Barack Obama Rebukes Trump, Warns Of ‘Strongman Politics’ In Powerful Mandela Speech
Former President Barack Obama offered an array of heavy-hitting rebukes against his successor, President Donald Trump, this morning at a speech given in honor of the 100th anniversary of South African revolutionary political leader Nelson Mandela.
The Guardian reported that the speech, which may very well have been Obama’s most significant public speaking role since leaving office, covered a wide range of topics but seemed to make frequent subliminal hints towards the controversies surrounding his successor’s administration.
Obama, who delivered the 2018 iteration of the Nelson Mandela Annual Lecture in Johannesburg, warned that “strongman politics are ascending suddenly, whereby elections, some pretense of democracy, are maintained, the form of it.”
America’s previous commander in chief also made reference to “strange and uncertain” times, saying that “each day’s news cycle is bringing more head-spinning and disturbing headlines.”
From there on, he targeted politicians pushing “politics of fear, resentment, retrenchment,” saying they are on the move “at a pace unimaginable just a few years ago.”
Through all of these indirect jabs at his successor, one that may have been most direct criticism of Trump and his administration was in regards to the United State’s withdrawal from the Paris climate deal, stating that he cannot “find common ground” with people who believe that climate change is a hoax “when almost all the world’s scientists say it is [real].”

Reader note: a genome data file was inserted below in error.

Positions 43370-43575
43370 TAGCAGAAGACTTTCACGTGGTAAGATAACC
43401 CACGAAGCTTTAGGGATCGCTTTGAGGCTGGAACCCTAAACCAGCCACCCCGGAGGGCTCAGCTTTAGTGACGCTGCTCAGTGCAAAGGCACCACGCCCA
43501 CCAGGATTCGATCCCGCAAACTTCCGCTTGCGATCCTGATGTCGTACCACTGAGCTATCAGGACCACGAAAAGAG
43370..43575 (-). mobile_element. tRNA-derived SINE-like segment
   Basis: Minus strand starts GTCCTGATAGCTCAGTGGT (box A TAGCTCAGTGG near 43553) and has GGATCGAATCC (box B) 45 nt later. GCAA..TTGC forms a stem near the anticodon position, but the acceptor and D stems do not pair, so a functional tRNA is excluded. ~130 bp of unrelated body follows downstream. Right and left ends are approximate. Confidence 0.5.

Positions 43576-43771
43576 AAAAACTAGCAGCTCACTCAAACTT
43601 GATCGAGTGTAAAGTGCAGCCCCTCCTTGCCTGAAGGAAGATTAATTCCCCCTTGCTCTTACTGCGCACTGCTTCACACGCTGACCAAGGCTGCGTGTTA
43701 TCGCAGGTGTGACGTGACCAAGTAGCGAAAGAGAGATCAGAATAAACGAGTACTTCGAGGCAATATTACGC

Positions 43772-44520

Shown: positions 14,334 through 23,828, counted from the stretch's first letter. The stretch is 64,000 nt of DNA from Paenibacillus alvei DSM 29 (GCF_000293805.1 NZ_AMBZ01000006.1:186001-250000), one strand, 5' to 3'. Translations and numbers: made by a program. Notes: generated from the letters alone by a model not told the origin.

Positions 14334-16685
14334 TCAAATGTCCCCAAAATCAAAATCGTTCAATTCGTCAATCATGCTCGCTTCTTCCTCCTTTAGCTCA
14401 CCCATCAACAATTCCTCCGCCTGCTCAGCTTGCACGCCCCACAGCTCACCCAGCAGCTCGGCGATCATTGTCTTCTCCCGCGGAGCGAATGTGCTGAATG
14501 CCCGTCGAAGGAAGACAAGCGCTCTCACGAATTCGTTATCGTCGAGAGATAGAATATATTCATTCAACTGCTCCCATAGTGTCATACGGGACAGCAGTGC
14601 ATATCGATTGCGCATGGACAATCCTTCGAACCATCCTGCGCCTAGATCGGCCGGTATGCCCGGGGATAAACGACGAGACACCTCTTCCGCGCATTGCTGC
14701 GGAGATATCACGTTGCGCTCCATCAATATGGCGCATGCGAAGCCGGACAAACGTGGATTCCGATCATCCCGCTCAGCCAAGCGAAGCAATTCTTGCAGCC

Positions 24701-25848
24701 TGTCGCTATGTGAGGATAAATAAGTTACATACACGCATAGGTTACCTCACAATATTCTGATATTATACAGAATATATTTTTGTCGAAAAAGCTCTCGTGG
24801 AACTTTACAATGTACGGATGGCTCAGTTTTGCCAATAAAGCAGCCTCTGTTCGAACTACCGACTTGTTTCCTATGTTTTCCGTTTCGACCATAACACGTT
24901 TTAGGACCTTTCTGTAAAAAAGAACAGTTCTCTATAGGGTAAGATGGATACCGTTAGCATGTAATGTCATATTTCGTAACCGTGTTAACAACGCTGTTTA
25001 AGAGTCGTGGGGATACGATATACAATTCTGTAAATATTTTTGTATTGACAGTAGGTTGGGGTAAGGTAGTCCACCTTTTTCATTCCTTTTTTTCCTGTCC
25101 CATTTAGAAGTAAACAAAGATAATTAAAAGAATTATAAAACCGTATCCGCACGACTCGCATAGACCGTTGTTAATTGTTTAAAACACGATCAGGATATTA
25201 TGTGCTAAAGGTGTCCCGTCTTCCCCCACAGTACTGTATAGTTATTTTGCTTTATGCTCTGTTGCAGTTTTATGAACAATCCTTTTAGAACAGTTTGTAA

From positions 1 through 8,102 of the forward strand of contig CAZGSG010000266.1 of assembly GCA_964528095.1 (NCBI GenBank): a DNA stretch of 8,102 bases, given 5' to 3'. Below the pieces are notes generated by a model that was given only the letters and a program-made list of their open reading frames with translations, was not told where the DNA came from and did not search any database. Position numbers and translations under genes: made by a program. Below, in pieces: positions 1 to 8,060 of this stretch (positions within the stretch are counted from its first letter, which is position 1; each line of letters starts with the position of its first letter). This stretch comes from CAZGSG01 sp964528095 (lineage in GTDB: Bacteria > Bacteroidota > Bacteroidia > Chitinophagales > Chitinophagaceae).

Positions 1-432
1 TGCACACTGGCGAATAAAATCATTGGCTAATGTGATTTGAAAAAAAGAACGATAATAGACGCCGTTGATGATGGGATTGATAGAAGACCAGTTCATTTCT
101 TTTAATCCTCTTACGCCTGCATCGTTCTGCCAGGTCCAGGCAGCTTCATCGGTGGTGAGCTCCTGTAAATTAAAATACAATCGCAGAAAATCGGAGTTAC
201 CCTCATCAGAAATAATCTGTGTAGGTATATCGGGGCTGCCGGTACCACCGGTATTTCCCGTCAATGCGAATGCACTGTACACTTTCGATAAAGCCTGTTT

On top of this, the former president made mention of leaders who just “make stuff up,” and how the preservation of true fact is what is key in maintaining a functioning democracy.
“We see the utter loss of shame in political leaders when they’re caught in a lie and they just double down and lie some more,” Obama stated, subsequently alerting the world that the undermining of facts and the distortion of reality could “be democracy’s undoing.”
Of course, although many of these jabs seemed to be poised right at Trump, Obama made mention toward the end of any leaders across the world doing wrong by their people, stating that “democracy depends on strong institutions,” and how individuals in nations affected by circumstances similar to the ones he is describing should reject the notion that “the winner somehow gets 90 percent of the vote because all of the opposition is locked up or can’t get on TV.”
The speech ended with the 44th president of the United States issuing a call to action to young people, reminding them to stick to their ideas and to never stop fighting for the things that they believe in. “My message to you is simple,” he said. “Keep believing, keep marching, keep building, keep raising your voice.”